Sa 07 Mar 09
Open City Symposium in Zurich
Held in the Semper Aula of the ETH Center in Zurich, the conference focused on the global forces that are transforming our cities, and considered the challenges facing architects, urbanists, and other disciplines in managing their impact.
In an introductory section on Open City, curator Kees Christiaanse described the “Meerpaal” – a public building that opened in a 1965 in the Dutch New Town of Dronten. Consisting of one large open space accommodating diverse activities, the Meerpaal became a venue for television shows and a symbol of the “Make-able Society,” characterized by openness and tolerance.
As Christiaanse went on to describe, the urbanistic translation of this “Make-able Society” saw the Netherlands as one large space in which the multi-cultural society could unfold in openness and tolerance. But, unfortunately, Christiaanse added, “this beautiful but naive vision did not come true! Instead, it led to the polarization of the urban environment – a landscape of fragments….”
Christaanse asked symposium participants to examine the role that architects and urbanists could play in addressing the physical and social segregation of urban structures, and whether Open City is still a legitimate concept.
After the Introductory section on Open City by Christiaanse, co-curator Tim Rieniets, and historian Angelus Eisinger, the day was divided into four thematic blocks: 1) Spaces of Migration, 2) Transational Spaces, 3) Inequality, and 4) Urban Islands.
Spaces of Migration
Spaces of Migration addressed the increasing importance of migration, in both enforced and voluntary forms, as a constituent of contemporary urban life. More and more people are moving to and commute between cities — be they migrants, refugees, asylum seekers, guest workers, tourists, or business travelers. This increase of migration challenges social patterns and cultural layouts of cities, playing an ever-stronger role in shaping politics and society. This block featured a talk on Architecture/Migrancy by Professor Dr. Stephen Cairns of the University of Edinburgh and Dr. Michael Zinganel of Graz, followed by reflections by Daliana Suryawinata and Philipp Misselwitz.
Transnational Spaces dealt with the new forms of socio-spatial organization that transcend the limits of physical urban space. Because of international migration and communication, urban life, once tied to local conditions, is more and more enmeshed with global networks of exchange and is infused by cultural and economic influences that were once out of reach. Arnold Reijndorp, Professor of Urban Geographies at the University of Amsterdam; Regina Bittner, Cultural Scientist at the Bauhaus Dessau Foundation, Michelle Provoost of Crimson Architectural Historians, and Jörg Stollman, professor at TU Berlin revealed how urban spaces are being confronted with realities for which they were not conceived. On the one hand, processes of transnational urbanism allow cultural, economic, and education empowerment, and for new social practices. On the other, this socio-spatial organization tends to drift away from the conditions of urban space, potentially generating new forms of segregation.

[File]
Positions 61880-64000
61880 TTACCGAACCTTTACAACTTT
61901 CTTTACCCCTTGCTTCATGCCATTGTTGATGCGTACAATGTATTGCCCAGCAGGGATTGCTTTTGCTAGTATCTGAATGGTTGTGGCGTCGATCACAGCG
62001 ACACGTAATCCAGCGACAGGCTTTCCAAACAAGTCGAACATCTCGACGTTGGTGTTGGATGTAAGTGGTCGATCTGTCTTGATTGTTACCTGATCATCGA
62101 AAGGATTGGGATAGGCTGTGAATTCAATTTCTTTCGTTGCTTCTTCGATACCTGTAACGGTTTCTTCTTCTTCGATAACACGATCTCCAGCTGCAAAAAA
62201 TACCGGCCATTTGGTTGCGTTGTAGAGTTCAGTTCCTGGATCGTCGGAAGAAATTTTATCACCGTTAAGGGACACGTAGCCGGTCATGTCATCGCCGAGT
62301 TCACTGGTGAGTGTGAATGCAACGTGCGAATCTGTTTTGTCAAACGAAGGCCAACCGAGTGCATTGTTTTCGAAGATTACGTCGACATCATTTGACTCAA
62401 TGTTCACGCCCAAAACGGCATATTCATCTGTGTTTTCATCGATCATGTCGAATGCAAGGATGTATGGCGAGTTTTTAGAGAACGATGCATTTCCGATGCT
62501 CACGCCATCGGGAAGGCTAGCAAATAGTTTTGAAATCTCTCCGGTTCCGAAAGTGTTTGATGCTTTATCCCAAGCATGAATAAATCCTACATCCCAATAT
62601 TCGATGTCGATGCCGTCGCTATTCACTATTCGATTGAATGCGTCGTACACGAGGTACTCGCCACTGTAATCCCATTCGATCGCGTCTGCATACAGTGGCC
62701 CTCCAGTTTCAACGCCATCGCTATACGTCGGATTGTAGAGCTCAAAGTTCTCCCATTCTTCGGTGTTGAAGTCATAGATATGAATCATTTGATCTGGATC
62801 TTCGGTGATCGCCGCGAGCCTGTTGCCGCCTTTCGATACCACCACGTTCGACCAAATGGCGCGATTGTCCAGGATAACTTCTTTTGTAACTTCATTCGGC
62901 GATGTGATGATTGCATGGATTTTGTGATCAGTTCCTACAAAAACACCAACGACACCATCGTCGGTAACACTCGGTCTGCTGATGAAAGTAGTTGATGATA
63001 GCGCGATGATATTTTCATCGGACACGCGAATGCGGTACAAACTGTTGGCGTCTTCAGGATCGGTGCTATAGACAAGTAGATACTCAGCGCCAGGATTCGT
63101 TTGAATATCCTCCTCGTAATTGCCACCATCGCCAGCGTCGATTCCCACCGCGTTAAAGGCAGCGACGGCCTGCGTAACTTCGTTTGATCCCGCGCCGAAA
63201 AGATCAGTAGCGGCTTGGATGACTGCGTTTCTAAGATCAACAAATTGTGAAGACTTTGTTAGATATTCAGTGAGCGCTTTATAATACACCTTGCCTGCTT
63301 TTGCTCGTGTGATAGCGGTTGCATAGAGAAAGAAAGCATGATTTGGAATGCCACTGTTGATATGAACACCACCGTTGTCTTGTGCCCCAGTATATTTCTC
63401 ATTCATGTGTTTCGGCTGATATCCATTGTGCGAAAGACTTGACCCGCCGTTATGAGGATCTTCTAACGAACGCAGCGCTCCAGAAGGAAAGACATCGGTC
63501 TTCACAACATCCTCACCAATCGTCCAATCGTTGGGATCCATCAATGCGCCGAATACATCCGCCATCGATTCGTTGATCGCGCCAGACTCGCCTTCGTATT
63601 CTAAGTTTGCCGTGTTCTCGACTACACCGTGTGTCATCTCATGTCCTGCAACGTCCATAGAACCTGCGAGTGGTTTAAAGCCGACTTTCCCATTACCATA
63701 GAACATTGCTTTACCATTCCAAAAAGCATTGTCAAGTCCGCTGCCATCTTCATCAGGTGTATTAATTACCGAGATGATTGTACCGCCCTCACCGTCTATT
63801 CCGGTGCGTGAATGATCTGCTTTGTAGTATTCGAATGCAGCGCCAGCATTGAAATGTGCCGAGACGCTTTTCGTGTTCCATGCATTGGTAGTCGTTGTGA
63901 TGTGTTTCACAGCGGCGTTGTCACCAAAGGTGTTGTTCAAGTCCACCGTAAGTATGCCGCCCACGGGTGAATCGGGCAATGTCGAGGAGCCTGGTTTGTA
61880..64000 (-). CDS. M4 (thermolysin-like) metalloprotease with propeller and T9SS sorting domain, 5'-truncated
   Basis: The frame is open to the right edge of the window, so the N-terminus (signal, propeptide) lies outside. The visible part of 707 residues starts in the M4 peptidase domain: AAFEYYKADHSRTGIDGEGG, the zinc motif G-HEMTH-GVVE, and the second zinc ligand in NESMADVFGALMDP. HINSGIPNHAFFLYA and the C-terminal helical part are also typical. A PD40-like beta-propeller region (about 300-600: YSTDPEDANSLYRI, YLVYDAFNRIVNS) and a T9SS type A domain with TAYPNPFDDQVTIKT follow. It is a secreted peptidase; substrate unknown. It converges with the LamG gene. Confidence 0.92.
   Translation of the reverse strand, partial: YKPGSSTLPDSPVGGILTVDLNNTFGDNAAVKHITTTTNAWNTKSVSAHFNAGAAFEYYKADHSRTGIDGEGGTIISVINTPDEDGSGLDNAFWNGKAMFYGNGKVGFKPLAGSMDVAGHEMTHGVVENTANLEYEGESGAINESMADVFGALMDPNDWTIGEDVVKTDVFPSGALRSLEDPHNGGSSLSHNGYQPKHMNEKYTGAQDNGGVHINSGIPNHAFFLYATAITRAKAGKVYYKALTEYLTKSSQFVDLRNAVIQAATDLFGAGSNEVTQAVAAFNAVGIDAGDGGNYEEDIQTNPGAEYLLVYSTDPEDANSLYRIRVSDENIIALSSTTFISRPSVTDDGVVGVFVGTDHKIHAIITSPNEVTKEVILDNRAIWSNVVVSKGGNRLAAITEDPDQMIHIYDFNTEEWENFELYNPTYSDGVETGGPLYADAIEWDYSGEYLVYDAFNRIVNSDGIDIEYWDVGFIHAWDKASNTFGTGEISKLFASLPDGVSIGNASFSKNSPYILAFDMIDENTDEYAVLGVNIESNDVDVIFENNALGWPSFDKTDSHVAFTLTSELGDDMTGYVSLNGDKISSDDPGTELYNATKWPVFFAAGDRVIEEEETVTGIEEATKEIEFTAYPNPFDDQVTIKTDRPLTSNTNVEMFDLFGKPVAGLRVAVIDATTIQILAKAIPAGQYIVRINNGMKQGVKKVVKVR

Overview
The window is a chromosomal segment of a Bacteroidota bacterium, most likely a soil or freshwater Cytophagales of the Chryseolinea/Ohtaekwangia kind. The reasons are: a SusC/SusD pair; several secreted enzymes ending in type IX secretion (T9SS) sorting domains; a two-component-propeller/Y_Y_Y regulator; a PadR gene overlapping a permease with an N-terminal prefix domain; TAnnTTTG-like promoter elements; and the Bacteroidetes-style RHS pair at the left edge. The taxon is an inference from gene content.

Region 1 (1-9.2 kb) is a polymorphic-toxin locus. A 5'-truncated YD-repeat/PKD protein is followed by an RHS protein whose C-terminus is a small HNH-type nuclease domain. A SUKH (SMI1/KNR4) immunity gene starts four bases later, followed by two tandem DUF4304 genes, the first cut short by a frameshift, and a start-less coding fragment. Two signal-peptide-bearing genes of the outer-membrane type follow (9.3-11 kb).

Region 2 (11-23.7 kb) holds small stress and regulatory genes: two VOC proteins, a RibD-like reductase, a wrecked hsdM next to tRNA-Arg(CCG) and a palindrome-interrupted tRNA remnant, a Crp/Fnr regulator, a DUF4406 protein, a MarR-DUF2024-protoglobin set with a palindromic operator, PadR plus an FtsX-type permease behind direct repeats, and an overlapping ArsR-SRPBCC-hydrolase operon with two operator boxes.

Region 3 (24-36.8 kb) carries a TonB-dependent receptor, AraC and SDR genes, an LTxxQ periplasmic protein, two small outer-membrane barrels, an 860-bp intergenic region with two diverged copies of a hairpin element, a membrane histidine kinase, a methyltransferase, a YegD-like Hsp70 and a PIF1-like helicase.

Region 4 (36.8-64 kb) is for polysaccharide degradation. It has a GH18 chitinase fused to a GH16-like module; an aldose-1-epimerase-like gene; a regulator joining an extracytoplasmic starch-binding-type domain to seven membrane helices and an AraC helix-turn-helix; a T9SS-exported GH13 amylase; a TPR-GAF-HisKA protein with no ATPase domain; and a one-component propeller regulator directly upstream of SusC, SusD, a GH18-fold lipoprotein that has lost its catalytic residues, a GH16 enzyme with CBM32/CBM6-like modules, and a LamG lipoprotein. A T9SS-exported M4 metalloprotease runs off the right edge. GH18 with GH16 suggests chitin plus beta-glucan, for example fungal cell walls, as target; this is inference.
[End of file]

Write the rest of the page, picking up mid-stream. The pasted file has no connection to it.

Inequality – the theme of the third section – is considered one of the most significant urban problems of the next century. On the one hand urban space has been stigmatized as the reason for social decline; on the other, it has been suspected as a means of deliberate marginalization. Elisabetha Franca, Director of the Secretaria de Habitacao Social in Sao Paulo discussed the “aesthetic of belonging” in Sao Paolo; Orhan Esen, Urban Designer in Istanbul, spoke on issues of poverty and exclusion in relation to migration in Istanbul; Bart Goldhoorn, Founder and director of Project Russia, examined the condition of “too much equality” in the Post-Soviet city, and Tobias Armborst, Partner at Interboro Architects and Urban Designers in the USA, explained how “tools of exclusion” and segregation are applied in gated communities in the USA.
The final block, Urban Islands discussed contemporary cities not as “fluid spaces,” as is common in globalization discourse, but, on the contrary, as spaces of segregation – urban archipelagos; socially and spatially disconnected islands. In his talk “House of Cards,” ETH Professor Marc Angelil explored the devastating effect of the foreclosure crisis on suburban communities and foundations of the American Dream. Gerald Frug, Louis D. Brandeis Professor at the Harvard Law School, asked how we can generate openness through legal rules, and offered suggestions on what a “law of openness” might include. For whom are we building an Open City, and who is equipped to do it? Frug insisted that this was not a job for architects alone, but an interdisciplinary undertaking. Dan D’Oca of Interboro and Can Altay presented additional insights into the ways that urban islands are produced, maintain, and potentially transformed in the USA and Istanbul.
Saskia Sassen’s keynote speech concluded the day, but left it, intentionally, incomplete. Taking a stance of “incompleteness,” Sassen stated that “formalized systems can reveal themselves to be incomplete in times of transformation.” Her talk addressed the themes of “new fragmentations”, “density,” “finance,” and “Cities and New Wars,” the title of her next book, which questions whether cities are losing the capacity they one had to transform conflict into the “civic.” What, she asks, are the new challenges that are bigger than our differences?
Many of the symposium participants will contribute to the book Open City: Designing Coexistence to be published in September by SUN Publishers, Amsterdam.
For the full program go to the open city website of the ETH Zurich.